1. Hi, Andy! AA definitely remembers you and sends his regards. So funny how the layers of one's life loop back upon themselves and seap into one another. I guess this fun explains why everyone else on the planet is on Facebook. I'll get around to signing up once my daughter joins, and I need to spy on her. Meanwhile, I appreciate the incredibly kind words.
      P.S. Hungarian professor with great literary acumen = Zsuzsannah Ozsvath--still going strong at UTD as far as I know.

  2. Aah, yes! Professor Ozsvath; that's her exactly. I forgot about Rilke in my author's list; I think it was she who introduced us to Rilke. Do you still read him, or are you faithful only to Will?

    As you might imagine, facebook's not really my thing; the pace there is too quick and too incessant for me.

    I did however run across a sonnet on another writer's site, written by someone calling himself Dragonskulls, that I think you might appreciate. It may boost whatever arguments you must use to persuade your daughter of the value of the training she's receiving from you. Anyway, I liked it. It's titled, A Sonnet's Beauty:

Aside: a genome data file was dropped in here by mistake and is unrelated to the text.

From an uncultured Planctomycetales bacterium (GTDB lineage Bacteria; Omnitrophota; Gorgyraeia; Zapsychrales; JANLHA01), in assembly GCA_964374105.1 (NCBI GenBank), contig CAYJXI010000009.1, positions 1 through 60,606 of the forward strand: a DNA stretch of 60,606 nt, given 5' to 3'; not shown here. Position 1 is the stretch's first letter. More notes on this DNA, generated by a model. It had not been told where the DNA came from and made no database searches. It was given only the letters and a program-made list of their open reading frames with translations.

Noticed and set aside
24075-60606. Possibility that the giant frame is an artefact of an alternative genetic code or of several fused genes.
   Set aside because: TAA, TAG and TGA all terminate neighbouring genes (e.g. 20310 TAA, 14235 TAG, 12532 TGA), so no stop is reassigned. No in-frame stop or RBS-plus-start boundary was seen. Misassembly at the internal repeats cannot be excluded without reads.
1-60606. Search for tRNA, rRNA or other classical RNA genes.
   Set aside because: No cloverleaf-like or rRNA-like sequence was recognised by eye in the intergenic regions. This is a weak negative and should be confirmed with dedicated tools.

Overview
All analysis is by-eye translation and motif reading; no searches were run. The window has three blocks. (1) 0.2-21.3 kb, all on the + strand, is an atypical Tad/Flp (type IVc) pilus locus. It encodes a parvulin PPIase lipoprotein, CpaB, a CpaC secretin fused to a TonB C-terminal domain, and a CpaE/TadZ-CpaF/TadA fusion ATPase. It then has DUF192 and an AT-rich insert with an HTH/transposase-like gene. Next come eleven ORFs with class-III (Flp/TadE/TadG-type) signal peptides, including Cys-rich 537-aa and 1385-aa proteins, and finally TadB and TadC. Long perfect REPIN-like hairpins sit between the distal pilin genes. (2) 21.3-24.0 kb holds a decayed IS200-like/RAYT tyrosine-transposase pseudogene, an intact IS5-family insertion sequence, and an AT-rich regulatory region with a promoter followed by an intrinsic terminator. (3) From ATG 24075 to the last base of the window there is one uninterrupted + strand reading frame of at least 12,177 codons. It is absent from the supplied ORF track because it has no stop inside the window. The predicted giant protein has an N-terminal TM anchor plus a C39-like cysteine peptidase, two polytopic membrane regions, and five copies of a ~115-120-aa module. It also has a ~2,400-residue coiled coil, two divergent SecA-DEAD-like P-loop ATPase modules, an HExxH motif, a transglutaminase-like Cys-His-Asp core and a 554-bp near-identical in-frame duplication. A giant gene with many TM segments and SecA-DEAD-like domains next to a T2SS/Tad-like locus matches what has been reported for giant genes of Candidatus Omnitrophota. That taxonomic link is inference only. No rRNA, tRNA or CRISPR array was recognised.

As elegant as jasmine on the wind
    Pure tenderness should mold a sonnet's poise
    Escaping from the lips as if we've sinned
    Partaking in the nectar of its joys

    So delicate as petals of a rose
    Caressing ev'ry line the sculptor made
    Enchanted by the splendor it bestows
    While basking in its precious serenade

    But has dear essence grievously expired
    For centuries have dulled what once was graced
    Now few possess the qualities required
    Exchanging what is felt for what is chased

    With loyalty until my life's fulfilled
    Extravagant will be each sonnet quilled